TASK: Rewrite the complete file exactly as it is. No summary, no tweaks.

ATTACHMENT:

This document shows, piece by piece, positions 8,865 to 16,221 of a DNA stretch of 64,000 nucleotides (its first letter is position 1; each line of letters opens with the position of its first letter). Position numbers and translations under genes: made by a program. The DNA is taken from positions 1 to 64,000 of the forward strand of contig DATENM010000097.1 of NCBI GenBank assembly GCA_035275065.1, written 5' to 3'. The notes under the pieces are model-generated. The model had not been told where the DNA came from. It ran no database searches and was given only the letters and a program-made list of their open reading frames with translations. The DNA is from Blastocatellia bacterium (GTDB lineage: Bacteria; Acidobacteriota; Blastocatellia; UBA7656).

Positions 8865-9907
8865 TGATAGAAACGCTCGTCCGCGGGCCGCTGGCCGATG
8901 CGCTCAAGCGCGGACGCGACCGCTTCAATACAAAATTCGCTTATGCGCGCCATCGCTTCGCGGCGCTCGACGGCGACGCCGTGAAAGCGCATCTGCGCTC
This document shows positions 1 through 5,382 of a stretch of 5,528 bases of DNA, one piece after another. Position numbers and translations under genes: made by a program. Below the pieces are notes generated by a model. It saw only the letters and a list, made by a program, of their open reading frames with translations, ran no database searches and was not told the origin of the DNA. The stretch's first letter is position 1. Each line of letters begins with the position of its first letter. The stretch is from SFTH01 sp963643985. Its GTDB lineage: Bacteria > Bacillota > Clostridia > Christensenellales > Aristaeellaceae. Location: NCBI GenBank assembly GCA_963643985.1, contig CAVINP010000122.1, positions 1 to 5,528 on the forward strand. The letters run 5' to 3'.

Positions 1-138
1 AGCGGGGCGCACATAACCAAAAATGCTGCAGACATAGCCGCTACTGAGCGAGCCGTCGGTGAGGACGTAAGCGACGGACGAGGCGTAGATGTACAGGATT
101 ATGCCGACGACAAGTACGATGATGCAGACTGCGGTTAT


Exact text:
This document shows, piece by piece, positions 8,865 to 16,221 of a DNA stretch of 64,000 nucleotides (its first letter is position 1; each line of letters opens with the position of its first letter). Position numbers and translations under genes: made by a program. The DNA is taken from positions 1 to 64,000 of the forward strand of contig DATENM010000097.1 of NCBI GenBank assembly GCA_035275065.1, written 5' to 3'. The notes under the pieces are model-generated. The model had not been told where the DNA came from. It ran no database searches and was given only the letters and a program-made list of their open reading frames with translations. The DNA is from Blastocatellia bacterium (GTDB lineage: Bacteria; Acidobacteriota; Blastocatellia; UBA7656).

Positions 8865-9907
8865 TGATAGAAACGCTCGTCCGCGGGCCGCTGGCCGATG
8901 CGCTCAAGCGCGGACGCGACCGCTTCAATACAAAATTCGCTTATGCGCGCCATCGCTTCGCGGCGCTCGACGGCGACGCCGTGAAAGCGCATCTGCGCTC
This document shows positions 1 through 5,382 of a stretch of 5,528 bases of DNA, one piece after another. Position numbers and translations under genes: made by a program. Below the pieces are notes generated by a model. It saw only the letters and a list, made by a program, of their open reading frames with translations, ran no database searches and was not told the origin of the DNA. The stretch's first letter is position 1. Each line of letters begins with the position of its first letter. The stretch is from SFTH01 sp963643985. Its GTDB lineage: Bacteria > Bacillota > Clostridia > Christensenellales > Aristaeellaceae. Location: NCBI GenBank assembly GCA_963643985.1, contig CAVINP010000122.1, positions 1 to 5,528 on the forward strand. The letters run 5' to 3'.

Positions 1-138
1 AGCGGGGCGCACATAACCAAAAATGCTGCAGACATAGCCGCTACTGAGCGAGCCGTCGGTGAGGACGTAAGCGACGGACGAGGCGTAGATGTACAGGATT
101 ATGCCGACGACAAGTACGATGATGCAGACTGCGGTTAT